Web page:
The Red House Mystery

red houseThe Red House Mystery by A. A. Milne is a rather famous mystery novel by the well-known author of Winnie The Pooh. It was first published in 1922.  I got my hardback copy back in 2018 and have been sluggish about reading it.  The cover design on the jacket is unremarkable and the first chapter is a wee bit difficult to read through unless you are in a patient mood. Once one gets beyond the first three chapters, though, the pages really do fly.

At first the novel really does seem precisely like some writing exercise. It seems as if it is an exercise in writing a whodunit mystery by a competent and, even, strong author. However, it does not immediately present as something engaging and exciting. The novel is very British and the setting is the not-quite-manor home of a man who is a bit of a fop and a dandy.  Truthfully, until I got a ways into the story, I really was doubting what all the fuss and praise for this novel were about.  I am really glad that I finally set myself to reading the whole thing and I enjoyed it quite a bit, though I am not sure it qualifies as one of the best I have ever read.  It did improve as I read along and I can recommend it to any general reader who enjoys vintage British mystery stories.

The characters are a bit unbelievable – particularly the four main characters.  Everything is such a setup for the story that I felt Milne might have been a bit lazy. It is not that the setting and characters do not work, it is just that it seems too easy. In other words, it feels like the author wants to write a murder mystery and wants to jump to the heart of the situation without any development or building as to why or whom or how. Just hurry up and get to the detecting parts of the thing.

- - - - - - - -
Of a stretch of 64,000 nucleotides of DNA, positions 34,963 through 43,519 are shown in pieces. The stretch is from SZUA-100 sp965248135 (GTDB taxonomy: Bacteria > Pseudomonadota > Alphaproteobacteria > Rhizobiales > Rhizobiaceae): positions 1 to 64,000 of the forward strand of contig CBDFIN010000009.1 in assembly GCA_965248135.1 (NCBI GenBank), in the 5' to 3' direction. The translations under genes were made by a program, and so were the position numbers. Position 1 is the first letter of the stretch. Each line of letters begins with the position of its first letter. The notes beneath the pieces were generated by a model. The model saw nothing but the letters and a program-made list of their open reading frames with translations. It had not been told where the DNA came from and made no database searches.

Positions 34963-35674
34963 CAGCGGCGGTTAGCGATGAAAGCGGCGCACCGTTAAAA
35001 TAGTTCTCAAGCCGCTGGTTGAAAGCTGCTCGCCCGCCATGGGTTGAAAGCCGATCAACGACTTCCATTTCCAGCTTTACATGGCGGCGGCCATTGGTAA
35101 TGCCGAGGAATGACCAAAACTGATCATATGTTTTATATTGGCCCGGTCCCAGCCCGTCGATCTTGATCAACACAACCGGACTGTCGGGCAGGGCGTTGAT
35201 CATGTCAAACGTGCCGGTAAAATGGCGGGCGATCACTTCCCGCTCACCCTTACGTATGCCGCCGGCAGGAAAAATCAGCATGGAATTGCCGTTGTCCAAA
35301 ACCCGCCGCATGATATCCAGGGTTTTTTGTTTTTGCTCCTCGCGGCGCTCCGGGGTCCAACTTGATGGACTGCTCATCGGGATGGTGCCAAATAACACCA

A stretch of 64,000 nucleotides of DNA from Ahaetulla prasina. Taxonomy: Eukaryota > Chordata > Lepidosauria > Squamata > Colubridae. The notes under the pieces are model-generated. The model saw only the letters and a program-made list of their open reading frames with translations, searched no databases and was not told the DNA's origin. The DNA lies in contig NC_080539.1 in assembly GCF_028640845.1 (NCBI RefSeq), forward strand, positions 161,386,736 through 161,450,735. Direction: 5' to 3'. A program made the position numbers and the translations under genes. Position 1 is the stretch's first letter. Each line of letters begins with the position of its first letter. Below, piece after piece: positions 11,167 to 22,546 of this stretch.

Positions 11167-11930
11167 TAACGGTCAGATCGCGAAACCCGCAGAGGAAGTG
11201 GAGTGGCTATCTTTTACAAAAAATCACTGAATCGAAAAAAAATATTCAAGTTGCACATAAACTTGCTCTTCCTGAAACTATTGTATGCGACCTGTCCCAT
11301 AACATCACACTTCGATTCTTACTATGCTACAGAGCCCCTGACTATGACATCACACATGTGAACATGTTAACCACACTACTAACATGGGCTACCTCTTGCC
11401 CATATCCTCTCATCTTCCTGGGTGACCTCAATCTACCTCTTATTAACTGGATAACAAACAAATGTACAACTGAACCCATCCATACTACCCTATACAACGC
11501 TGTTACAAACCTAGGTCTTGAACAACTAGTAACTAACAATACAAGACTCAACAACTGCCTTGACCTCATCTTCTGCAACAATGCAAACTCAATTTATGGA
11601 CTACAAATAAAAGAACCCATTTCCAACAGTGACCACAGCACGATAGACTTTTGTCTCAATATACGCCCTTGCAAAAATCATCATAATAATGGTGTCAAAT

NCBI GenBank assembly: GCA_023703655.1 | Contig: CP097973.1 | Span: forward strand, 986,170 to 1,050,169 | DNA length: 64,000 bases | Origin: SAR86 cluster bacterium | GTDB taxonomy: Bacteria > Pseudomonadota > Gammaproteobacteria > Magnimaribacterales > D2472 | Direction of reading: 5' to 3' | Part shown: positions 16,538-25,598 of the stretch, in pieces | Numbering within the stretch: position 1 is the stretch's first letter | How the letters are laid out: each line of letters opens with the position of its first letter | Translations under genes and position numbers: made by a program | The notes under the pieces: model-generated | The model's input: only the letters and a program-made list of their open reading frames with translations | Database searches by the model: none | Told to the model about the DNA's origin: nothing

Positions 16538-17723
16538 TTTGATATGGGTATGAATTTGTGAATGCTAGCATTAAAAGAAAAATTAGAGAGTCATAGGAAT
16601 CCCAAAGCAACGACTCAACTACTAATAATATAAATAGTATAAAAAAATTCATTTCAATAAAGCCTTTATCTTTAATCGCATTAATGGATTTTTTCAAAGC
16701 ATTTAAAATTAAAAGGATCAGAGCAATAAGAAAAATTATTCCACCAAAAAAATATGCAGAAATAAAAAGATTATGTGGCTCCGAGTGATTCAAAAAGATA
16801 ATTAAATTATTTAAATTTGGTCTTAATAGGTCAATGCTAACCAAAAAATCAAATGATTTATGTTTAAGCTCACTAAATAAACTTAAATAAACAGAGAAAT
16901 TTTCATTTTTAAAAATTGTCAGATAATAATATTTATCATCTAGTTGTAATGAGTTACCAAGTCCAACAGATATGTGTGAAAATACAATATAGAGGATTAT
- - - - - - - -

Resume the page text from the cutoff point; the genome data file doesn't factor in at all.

In a lot of ways Antony, the main character, is too good to be true. He’s too smart, too slick, too convenient, too casual, too friendly, too forgiving, too honest.  I expect every reader likes him a whole lot and wants him to be safe and succeed and win the day.  However, if I am being honest, the character is a little too cool.

It is fun to follow his detecting. Antony is so smart about everything. He is good-natured and a real pal. So, as he runs through the various scenarios and investigates while he enjoys plenty of relaxation, the reader gets a good schooling on how to run a proper vintage British amateur locked-room murder mystery.  An official Inspector is, of course, called in to the crime scene, however, his deductions are not really a part of the story and only become interesting at the inquest.

As if Antony’s skills and personality were not enough, he gets his own “Watson” in this story. A younger lad named William Beverley who is willing to play the Watson rôle because he loves the fun and excitement of the whole thing. He keeps Antony company, does a bit of the dirty work, and provides a little comic relief. Bill Beverley is just the sort of harmless and helpful friend you would want to help you solve your murder mystery.

The murder is not very horrifying. It takes place in the office behind closed doors. The police are notified. Houseguests are sent away and “witnesses” are left to entertain themselves. The detecting takes place amidst dinners, pipe smoking, and leisurely walks. Eventually the frustrations and/or lack of possible solutions narrows the options to the point where the story must end. There can be nothing further to investigate.

I enjoyed the novel because it is a little bit of a writing exercise. I also enjoyed the camaraderie and fun spirit of the characters.  They poke fun at Sherlock and Watson, they tease detective novels, and they sport about the manor home. The story itself is grounded and reasonable. There is a lot to like in the novel and I think it is good to have read it, but it will not remain in my collection because I doubt I would read it again.

3 stars

Advertisement

Leave a Reply

Fill in your details below or click an icon to log in:

WordPress.com Logo

You are commenting using your WordPress.com account. Log Out /  Change )

Twitter picture

You are commenting using your Twitter account. Log Out /  Change )

Facebook photo

You are commenting using your Facebook account. Log Out /  Change )

Connecting to %s